by Lisa Roberts
No one has ever dared tell you this, but, I am done drinking the Kool-Aid and pretending. Word Perfect, you are a tyrant, a bully, a devil working overtime. You interrupt me with pop ups like a three-year-old demanding ice cream. You have yet to suggest an edit or correction that is any kind of improvement. How can you be so pompous, so arrogant? You don’t know me. Most of your suggestions consist of throwing dice. “I think she means to say.” I know what I mean to say and I can say it myself. Thank you very much!
Our relationship mimics the one I am forced to have with my brother-in-law who explains every Thanksgiving that Martians gave him the recipe for the mashed potatoes. “The Martians secret ingredient is b-u-t-t-e-r,” he whispers in a low voice, afraid someone else will hear. I only have to deal with him on holidays. I am forced to interact with you on a daily basis.
I am in my sixties and I remember life before you. I remember typewriters. A typewriter works with you. Yes, Word Perfect read that sentence again, I know it’s a foreign concept it you. A typewriter says, “Set your margins, I will respect your choice.” We will prepare contracts, and pristine wills. “Together we will help you get the promotion and raise you deserve.” We had a warm and loving relationship until you bullied your way into our lives. Total domination is your only goal. And yet, you must admit the ability to cut and paste has not cured cancer, abolished war or saved humanity.
You have even created a wedge in my relationship with my husband. He is younger and has only known you. He is exasperated that I cannot work with you.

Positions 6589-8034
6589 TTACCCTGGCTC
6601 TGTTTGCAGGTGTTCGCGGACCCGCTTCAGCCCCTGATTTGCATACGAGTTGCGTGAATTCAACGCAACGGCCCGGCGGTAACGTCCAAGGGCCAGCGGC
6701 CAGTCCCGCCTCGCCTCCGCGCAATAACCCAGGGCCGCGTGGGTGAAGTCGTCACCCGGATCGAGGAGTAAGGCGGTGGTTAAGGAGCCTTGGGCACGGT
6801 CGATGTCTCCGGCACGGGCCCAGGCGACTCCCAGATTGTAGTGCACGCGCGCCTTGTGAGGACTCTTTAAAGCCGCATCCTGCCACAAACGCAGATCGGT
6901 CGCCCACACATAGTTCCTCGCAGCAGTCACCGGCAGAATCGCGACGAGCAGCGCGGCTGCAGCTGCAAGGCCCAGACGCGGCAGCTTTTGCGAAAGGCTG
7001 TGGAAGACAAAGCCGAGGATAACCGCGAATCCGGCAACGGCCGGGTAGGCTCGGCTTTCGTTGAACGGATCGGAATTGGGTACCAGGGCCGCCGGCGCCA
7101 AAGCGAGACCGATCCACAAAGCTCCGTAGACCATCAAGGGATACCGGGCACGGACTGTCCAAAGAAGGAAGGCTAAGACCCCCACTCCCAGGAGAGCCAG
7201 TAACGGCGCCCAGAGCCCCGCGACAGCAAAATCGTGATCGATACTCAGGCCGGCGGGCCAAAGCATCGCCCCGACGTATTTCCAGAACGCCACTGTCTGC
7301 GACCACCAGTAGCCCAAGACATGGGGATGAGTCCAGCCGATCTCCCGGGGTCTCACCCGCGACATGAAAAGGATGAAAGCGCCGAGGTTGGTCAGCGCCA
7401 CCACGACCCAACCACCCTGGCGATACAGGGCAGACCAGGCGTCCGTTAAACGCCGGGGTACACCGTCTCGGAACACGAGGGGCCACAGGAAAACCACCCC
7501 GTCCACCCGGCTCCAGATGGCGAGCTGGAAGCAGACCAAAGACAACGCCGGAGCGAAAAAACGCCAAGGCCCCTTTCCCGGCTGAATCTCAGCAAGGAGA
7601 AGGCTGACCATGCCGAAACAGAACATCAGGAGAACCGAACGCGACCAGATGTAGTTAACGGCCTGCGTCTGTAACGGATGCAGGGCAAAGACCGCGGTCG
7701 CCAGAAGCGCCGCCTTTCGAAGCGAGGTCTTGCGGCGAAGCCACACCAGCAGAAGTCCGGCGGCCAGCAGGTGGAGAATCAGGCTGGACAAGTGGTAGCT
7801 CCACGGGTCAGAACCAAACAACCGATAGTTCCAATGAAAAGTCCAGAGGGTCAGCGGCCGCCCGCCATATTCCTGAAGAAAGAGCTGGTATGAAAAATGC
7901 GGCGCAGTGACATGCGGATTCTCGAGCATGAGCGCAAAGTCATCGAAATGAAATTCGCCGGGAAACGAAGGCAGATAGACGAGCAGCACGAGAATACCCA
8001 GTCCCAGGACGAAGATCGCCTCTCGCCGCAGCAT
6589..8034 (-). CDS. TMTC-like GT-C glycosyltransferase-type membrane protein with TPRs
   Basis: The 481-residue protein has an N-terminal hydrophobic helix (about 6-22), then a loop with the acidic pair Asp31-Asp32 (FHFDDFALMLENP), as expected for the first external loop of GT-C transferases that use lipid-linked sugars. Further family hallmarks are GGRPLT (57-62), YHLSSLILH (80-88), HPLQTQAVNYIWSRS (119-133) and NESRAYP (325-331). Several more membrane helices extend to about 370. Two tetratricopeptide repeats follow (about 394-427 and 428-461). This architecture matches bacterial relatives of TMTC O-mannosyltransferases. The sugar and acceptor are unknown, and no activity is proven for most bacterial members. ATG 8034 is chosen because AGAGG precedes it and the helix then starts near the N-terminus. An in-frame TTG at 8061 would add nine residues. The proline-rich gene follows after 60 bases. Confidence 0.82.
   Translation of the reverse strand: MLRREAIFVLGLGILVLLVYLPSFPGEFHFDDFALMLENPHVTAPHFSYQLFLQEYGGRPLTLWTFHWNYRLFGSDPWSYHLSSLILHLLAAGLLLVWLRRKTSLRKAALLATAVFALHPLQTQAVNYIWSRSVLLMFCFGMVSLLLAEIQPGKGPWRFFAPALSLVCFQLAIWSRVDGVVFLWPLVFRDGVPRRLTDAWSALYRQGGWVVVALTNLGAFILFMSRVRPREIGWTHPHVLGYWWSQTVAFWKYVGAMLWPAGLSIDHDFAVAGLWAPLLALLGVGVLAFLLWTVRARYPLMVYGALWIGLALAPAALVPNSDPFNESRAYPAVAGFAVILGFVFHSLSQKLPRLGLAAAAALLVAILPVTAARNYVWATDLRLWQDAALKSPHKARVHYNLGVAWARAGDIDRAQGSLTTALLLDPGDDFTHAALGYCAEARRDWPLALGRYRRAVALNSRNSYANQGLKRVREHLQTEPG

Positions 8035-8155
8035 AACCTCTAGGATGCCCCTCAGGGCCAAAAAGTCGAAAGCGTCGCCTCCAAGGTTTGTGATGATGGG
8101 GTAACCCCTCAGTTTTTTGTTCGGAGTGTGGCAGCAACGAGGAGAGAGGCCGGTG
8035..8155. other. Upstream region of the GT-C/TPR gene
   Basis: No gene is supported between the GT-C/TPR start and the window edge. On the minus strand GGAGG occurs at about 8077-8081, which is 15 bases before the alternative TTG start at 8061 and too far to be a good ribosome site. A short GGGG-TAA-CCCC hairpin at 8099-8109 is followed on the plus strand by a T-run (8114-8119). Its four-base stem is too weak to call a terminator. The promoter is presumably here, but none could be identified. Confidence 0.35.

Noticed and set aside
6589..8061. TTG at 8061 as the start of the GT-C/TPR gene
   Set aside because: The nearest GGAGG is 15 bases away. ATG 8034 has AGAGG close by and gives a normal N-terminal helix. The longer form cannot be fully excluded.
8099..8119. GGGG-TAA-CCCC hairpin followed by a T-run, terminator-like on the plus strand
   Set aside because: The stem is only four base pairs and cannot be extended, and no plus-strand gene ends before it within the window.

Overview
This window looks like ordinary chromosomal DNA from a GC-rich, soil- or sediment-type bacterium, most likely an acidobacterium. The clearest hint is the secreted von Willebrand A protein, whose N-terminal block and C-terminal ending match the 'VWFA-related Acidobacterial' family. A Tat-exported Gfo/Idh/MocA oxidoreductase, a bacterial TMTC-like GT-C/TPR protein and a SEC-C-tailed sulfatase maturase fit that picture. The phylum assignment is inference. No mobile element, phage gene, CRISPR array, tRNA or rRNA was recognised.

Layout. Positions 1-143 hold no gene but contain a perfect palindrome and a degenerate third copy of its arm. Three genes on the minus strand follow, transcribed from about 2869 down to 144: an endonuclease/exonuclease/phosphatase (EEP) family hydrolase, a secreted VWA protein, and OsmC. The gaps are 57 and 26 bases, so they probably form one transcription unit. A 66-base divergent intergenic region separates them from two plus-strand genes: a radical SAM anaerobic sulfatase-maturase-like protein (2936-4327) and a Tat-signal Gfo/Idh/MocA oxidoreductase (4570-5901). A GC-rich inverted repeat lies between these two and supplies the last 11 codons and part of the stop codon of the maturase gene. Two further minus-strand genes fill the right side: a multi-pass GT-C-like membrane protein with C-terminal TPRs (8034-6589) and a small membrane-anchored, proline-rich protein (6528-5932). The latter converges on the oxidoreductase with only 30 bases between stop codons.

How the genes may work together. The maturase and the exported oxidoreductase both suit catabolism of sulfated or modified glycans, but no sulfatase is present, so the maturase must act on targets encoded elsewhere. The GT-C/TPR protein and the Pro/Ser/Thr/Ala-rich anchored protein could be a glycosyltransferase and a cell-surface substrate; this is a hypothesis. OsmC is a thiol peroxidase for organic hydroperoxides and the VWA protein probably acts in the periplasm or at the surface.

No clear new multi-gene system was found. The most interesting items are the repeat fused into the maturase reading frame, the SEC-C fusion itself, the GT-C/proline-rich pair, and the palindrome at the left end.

“Take the time to learn to use it.” He pleads as though the fault is mine. I know better, I know there is no working WITH you. You will not tolerate a relationship of equals. I know in my heart no matter what I learn, no matter how hard I try to make this relationship work, you will never stop interrupting me with pop ups, changing my words, running out of power at a crucial time. We are done, finished, over.
I sit on the couch and anxiously wait for the deliveryman. I hear the knock and open the door. He is six feet, 27 inches tall, built like a refrigerator. The box weighs 3620000 tons and he strains to keep it upright.
“Please, put it there.” I say pointing to the kitchen table.
“Please open it for me.”
He pulls a knife from his back pocket slits the tape on the top of the cardboard, lifts it out. He grunts, strains and starts to sweat as he places it gently on the kitchen table.
“What is it?” he asks.
“It is a 1978 IBM Selectric typewriter.” I announce proudly as if I have just given birth to the messiah.
“What are you going to do with it?” he asks, puzzled.
“Live in happiness for the rest of my life.”
“Great.” he says rushing for the door to get away from this crazy lady before she can turn him into a cat.
I plug her in, listen to the hum, run my fingers over the keys. Her response is light and quick, exactly like I remember.
“Oh baby, I missed you.”
Lisa Danny-Roberts is a recovering lawyer. She lives in a small town in Colorado with six chickens, a cat named Max and her husband.